Change is a common thread that runs through all businesses regardless of size, industry and age. Our world is changing fast and, as such, organizations must change quickly too. Organizations that handle change well thrive, whilst those that do not may struggle to survive.
The concept of "change management" is a familiar one in most businesses today. But, how businesses manage change (and how successful they are at it) varies enormously depending on the nature of the business, the change and the people involved. And a key part of this depends on how far people within it understand the change process.
One of the cornerstone models for understanding organizational change was developed by Kurt Lewin back in the 1940s, and still holds true today. His model is known as Unfreeze – Change – Refreeze, refers to the three-stage process of change he describes. Lewin, a physicist as well as social scientist, explained organizational change using the analogy of changing the shape of a block of ice.
If you have a large cube of ice, but realize that what you want is a cone of ice, what do you do? First you must melt the ice to make it amenable to change (unfreeze). Then you must mold the iced water into the shape you want (change). Finally, you must solidify the new shape (refreeze).
By looking at change as process with distinct stages, you can prepare yourself for what is coming and make a plan to manage the transition – looking before you leap, so to speak. All too often, people go into change blindly, causing much unnecessary turmoil and chaos.
To begin any successful change process, you must first start by understanding why the change must take place. As Lewin put it, "Motivation for change must be generated before change can occur. One must be helped to re-examine many cherished assumptions about oneself and one's relations to others." This is the unfreezing stage from which change begins.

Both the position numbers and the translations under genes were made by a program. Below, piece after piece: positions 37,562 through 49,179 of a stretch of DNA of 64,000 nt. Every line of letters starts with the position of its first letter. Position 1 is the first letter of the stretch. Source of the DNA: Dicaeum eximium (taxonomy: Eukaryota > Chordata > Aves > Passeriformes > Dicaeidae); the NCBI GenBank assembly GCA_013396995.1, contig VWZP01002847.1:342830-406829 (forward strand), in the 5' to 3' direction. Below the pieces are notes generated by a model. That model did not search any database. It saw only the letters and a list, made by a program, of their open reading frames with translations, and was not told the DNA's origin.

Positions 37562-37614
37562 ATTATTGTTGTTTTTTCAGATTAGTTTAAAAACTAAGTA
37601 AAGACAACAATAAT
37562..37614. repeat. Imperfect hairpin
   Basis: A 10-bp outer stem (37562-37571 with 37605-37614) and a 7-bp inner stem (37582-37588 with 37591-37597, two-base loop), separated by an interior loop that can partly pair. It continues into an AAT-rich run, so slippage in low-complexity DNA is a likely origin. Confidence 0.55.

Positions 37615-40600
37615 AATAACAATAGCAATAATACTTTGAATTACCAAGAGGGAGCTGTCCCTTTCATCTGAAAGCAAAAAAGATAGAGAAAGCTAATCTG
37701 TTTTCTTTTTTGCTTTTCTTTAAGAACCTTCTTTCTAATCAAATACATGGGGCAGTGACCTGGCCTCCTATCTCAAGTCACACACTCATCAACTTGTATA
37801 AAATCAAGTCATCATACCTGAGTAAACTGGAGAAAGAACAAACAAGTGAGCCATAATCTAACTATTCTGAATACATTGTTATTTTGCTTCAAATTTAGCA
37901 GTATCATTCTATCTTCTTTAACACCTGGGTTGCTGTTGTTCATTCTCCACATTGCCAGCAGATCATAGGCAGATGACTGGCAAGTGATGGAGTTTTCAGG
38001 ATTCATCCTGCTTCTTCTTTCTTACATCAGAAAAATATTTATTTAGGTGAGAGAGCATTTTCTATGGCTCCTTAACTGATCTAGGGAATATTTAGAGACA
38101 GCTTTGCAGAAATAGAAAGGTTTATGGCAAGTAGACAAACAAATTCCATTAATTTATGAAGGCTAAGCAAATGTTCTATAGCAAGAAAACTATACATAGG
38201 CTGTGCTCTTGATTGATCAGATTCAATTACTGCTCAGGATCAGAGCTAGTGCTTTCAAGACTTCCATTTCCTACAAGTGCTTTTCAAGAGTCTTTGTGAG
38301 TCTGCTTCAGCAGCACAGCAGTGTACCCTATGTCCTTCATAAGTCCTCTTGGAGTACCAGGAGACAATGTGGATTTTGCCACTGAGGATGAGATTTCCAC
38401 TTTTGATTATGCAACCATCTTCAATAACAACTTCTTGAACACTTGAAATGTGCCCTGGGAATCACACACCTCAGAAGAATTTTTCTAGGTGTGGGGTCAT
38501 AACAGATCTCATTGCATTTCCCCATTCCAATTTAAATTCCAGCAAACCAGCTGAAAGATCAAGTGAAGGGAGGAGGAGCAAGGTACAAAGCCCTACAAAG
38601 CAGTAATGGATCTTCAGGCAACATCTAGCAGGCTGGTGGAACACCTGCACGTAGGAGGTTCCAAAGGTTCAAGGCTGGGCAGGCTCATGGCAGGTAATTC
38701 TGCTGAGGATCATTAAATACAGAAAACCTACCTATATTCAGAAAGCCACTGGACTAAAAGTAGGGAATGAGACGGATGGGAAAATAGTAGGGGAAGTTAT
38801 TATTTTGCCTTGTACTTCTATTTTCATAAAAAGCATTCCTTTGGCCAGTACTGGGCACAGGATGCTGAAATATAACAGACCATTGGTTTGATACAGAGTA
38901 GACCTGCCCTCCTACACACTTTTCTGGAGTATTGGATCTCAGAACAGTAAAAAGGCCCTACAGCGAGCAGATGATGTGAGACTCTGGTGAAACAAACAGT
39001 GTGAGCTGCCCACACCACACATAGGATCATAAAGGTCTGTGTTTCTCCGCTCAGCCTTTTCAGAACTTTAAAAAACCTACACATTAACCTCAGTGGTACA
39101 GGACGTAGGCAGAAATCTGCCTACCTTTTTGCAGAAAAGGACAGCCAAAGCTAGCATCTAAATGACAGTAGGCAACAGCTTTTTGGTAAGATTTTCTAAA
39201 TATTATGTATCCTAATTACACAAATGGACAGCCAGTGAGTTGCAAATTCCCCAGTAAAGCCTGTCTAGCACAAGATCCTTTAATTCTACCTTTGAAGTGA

This first stage of change involves preparing the organization to accept that change is necessary, which involves break down the existing status quo before you can build up a new way of operating.
Key to this is developing a compelling message showing why the existing way of doing things cannot continue. This is easiest to frame when you can point to declining sales figures, poor financial results, worrying customer satisfaction surveys, or suchlike: These show that things have to change in a way that everyone can understand.
To prepare the organization successfully, you need to start at its core – you need to challenge the beliefs, values, attitudes, and behaviors that currently define it. Using the analogy of a building, you must examine and be prepared to change the existing foundations as they might not support add-on storeys; unless this is done, the whole building may risk collapse.
This first part of the change process is usually the most difficult and stressful. When you start cutting down the "way things are done", you put everyone and everything off balance. You may evoke strong reactions in people, and that's exactly what needs to done.
By forcing the organization to re-examine its core, you effectively create a (controlled) crisis, which in turn can build a strong motivation to seek out a new equilibrium. Without this motivation, you won't get the buy-in and participation necessary to effect any meaningful change.